Priests criticise Bishop Magee comments as 'inadequate'
- 23 August 2011
- From the section Northern Ireland
The Association for Catholic Priests (ACP) has criticised Bishop John Magee's first interview since the publication of the report into abuse as "inadequate".
The Murphy Report into the diocese's handling of child abuse was published in July.
On Monday Dr Magee said he felt "horrified and ashamed" by the findings of the report.
The ACP welcomed the fact he had spoken but said it was "not enough".
Speaking on behalf of the association Fr Tony Flannery said five minutes on the doorstep was not adequate given the questions raised by the Murphy report.
"While we welcome his interview we don't feel it's enough. There are many questions which are left which need to be addressed.
"We also feel that the language he used does not connect sufficiently with those involved - it's just not clear enough".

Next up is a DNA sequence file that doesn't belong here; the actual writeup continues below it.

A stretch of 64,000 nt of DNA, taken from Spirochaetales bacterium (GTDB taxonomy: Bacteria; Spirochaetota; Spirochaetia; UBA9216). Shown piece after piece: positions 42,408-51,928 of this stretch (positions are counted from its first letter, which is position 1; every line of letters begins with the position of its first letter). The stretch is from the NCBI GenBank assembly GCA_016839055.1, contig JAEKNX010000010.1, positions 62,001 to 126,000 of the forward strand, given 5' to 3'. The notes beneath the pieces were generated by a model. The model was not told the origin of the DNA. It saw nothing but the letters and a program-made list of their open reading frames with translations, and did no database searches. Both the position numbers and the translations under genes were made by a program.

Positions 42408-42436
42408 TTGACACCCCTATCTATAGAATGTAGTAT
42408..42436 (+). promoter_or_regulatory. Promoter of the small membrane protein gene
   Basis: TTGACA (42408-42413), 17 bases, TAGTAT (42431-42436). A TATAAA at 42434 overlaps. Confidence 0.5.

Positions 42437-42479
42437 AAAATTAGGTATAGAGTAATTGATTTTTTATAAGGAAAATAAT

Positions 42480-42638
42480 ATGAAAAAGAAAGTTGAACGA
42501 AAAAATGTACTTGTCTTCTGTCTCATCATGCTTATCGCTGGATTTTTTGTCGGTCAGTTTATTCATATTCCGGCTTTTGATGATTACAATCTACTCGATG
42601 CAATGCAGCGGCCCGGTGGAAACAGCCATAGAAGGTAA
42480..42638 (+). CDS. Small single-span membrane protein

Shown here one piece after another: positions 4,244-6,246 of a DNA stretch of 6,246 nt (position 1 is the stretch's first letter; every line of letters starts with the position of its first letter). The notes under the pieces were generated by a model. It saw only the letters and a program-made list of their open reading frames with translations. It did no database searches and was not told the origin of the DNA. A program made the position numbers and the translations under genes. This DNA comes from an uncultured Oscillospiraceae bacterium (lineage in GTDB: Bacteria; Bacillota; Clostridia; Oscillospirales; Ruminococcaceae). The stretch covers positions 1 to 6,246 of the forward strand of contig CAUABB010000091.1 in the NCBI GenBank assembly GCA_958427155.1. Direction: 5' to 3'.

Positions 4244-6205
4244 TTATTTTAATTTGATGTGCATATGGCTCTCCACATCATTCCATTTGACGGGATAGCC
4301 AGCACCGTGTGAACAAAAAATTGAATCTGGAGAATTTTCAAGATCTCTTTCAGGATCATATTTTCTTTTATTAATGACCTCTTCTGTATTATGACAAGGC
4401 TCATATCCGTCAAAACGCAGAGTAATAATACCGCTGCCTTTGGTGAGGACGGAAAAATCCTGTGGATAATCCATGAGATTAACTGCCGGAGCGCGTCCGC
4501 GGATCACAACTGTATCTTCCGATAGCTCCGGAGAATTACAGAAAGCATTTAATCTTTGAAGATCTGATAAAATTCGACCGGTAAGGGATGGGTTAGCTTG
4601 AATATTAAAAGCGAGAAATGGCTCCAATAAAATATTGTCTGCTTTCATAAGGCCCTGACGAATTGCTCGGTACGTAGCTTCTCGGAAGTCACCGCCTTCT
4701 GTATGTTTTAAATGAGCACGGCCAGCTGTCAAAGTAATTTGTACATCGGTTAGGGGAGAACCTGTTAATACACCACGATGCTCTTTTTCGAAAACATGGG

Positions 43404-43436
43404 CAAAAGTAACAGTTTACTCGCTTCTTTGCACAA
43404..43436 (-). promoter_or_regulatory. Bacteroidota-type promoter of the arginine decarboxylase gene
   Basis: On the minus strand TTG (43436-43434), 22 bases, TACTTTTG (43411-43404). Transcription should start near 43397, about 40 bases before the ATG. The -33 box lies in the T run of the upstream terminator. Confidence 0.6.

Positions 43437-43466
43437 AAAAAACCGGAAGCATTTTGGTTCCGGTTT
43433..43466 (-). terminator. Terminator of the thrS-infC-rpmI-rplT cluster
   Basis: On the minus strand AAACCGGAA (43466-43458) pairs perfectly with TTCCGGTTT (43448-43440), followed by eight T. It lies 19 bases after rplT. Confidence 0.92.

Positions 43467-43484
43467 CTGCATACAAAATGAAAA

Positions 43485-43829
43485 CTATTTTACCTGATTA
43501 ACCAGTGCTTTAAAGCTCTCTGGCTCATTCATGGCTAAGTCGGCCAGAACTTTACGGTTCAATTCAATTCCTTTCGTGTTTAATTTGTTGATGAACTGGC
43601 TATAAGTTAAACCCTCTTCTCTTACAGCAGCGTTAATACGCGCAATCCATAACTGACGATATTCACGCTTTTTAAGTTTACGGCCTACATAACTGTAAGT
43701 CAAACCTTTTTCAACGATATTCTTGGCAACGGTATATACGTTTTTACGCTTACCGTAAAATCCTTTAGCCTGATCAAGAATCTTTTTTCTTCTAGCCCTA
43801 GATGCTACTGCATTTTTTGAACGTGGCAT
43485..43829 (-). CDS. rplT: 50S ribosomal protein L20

The Murphy report examined abuse in the diocese which covers mid, east and north Cork, up until 2009.
It found that Dr Magee, who was Bishop of Cloyne from 1987 to 2009, falsely told the government and the health service that his diocese was reporting all abuse allegations to authorities.
It also found that the bishop deliberately misled another inquiry and his own advisors by creating two different accounts of a meeting with a priest suspecting of abusing a child, one for the Vatican and the other for diocesan files.
In a statement released on Monday, Dr Magee said he accepted "full responsibility" for the findings.
"I feel ashamed that this happened under my watch - it shouldn't have and I truly apologise," he said.
"I did endeavour and I hoped that those guidelines that I issued in a booklet form to every person in the diocese were being implemented but I discovered they were not and that is my responsibility."
The victims' group One in Four welcomed the bishop's offer to meet survivors.
However director Maeve Lewis said Dr Magee needed to hold a full news conference where victims' would have the opportunity to ask the many questions raised by the report.